With the retreat over and Father Dismas Clark gone, the rush mounts to go to Saint Cloud or at the least Saint Josephanywhere where juke boxes play and beer is poured. I am too young to drink legally but do not allow that technicality to bother me, nor do the Germanic bartenders we visit on Saturdays. The procedure is to take the blue Johnny Bus from the campus to the tiny, boring town of Saint Joseph or, better yet, the larger community of Saint Cloud. Buses leave at 5 p.m. Saturday and return at 11 p.m. that night. There we melt into the Saint Cloud cosmopolitan crowd of farmers , blue and white collars and go to a German bar named Ubrekens populated by farmers wearing Junior Gilliam overalls, to drink, with a few of the ex-GIs who had discover that for 50-cents one can get a bottle of Glueck Stite beer (12% alcohol) and a shot of bourbon. But the retreat does not fade ultimatelyand has not faded yet. But there were the inevitable excesses of 18-year-old immaturity. Always however with firm purpose of amendment.
Saturday Nights Before 11 P. M. in Saint Cloud.
Several weeks into the Fall school term, we teen-agers decide to split from the ex-GIs rather than hear their interminable and boastful war stories with which we were unable to compete. In company with other teen-aged classmates, I go to an old-time polka dance at a public dance hall called the Coliseum with live orchestra (the Fairgrounds dance hall had new time music but cost more for admission).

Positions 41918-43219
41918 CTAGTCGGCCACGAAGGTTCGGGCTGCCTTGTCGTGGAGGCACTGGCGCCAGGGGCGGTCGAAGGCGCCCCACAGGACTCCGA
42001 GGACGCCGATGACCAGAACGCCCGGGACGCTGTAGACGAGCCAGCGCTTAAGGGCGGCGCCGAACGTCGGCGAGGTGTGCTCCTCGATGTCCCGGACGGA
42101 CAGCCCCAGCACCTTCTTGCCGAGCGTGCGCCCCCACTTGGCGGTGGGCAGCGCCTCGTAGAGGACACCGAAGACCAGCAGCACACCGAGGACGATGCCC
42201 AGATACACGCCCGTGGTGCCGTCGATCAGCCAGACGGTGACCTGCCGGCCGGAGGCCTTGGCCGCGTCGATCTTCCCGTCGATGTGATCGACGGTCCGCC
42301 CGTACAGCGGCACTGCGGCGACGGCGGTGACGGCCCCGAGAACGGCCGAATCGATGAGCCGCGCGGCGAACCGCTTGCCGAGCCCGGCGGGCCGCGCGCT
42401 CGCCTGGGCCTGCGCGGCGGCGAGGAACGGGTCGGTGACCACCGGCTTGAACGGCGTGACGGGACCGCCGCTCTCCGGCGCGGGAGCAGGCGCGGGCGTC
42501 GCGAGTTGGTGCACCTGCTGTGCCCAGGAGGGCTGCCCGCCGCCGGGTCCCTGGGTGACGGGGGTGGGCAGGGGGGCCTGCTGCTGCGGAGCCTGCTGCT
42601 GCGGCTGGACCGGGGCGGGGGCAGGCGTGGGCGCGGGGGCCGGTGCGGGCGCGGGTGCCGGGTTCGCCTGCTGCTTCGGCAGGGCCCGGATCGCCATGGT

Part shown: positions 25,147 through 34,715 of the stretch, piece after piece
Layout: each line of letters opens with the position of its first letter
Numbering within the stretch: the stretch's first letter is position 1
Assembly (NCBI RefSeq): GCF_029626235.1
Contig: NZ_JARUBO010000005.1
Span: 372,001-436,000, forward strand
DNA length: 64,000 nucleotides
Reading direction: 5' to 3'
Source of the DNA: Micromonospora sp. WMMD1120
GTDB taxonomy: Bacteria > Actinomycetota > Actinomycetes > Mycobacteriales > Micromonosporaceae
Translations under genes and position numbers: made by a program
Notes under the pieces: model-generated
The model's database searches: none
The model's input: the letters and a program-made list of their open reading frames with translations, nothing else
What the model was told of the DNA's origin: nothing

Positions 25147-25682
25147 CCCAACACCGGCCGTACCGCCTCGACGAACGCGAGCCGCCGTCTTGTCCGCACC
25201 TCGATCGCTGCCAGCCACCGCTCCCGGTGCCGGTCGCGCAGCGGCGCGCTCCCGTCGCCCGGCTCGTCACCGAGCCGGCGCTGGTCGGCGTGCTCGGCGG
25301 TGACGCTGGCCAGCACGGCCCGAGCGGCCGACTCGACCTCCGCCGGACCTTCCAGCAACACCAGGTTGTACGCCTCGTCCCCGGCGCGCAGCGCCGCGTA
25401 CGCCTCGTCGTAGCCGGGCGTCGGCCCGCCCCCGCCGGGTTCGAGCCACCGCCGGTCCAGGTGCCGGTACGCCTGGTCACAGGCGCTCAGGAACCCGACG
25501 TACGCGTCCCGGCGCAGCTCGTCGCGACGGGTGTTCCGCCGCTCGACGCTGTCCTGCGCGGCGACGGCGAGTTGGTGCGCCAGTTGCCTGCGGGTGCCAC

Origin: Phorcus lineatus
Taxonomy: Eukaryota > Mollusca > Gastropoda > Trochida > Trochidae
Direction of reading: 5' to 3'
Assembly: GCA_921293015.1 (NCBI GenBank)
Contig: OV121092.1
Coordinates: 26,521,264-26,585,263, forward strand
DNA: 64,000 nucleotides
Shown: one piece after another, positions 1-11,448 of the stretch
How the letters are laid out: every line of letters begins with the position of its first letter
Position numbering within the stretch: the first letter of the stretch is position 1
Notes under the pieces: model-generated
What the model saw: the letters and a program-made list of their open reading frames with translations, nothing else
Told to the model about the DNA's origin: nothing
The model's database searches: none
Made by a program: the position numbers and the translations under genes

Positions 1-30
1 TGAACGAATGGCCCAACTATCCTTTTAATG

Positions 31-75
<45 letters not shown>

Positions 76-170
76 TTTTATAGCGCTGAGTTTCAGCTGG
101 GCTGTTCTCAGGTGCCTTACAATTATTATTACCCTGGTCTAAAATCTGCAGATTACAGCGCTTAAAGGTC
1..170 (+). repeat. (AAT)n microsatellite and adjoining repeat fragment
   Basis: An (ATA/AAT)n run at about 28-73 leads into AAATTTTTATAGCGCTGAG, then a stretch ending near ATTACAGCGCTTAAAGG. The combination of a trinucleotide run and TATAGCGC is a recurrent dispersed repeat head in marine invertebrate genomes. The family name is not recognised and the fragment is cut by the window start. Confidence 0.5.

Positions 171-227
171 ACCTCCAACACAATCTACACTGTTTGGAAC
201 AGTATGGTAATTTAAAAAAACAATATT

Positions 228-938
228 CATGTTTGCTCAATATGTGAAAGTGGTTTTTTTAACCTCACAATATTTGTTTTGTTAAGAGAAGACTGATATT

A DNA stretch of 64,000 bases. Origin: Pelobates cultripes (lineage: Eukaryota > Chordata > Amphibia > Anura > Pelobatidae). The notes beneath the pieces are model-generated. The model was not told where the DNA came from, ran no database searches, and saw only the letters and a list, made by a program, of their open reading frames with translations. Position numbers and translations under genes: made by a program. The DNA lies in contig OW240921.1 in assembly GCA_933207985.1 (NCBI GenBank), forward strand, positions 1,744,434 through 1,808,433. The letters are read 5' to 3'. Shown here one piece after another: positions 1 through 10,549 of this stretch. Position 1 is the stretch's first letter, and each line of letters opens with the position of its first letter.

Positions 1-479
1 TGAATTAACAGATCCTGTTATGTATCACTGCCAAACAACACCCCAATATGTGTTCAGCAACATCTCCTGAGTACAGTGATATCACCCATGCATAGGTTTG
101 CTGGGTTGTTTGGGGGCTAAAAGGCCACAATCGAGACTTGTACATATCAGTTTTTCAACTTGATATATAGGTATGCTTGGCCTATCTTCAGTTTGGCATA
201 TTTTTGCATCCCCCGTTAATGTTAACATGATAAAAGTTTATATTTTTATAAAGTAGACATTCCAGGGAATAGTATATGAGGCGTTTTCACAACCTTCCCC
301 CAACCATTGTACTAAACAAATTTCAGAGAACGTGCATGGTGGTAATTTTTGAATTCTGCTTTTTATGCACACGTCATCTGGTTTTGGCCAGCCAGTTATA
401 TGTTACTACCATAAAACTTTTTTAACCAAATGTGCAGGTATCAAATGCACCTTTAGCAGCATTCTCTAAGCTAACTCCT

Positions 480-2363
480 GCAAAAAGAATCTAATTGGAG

The ex-GIs go to the Arrow Inn surnamed the bloody bucket not as bad as it sounds where they drink, tell their war stories to each other and try to figure out what had happened to them spiritually at the hands of Dismas Clark. They hope for the old-style, military camp followers for female companionship to take their minds off the experiencebut the bishop of Saint Cloud has warned vigorously that young women college women should have nothing to do with ex-GIs unless the prospect of marriage is in the offing.
He says flatly id that the ex-GIs attending Saint Johns should go to the Sunday afternoon mixers at Saint Benedicts college where fruit punch is served: otherwise Saint Cloud girls should be on their guard as their adversary the devil stalks like a hungry lion seeking whom he may devour.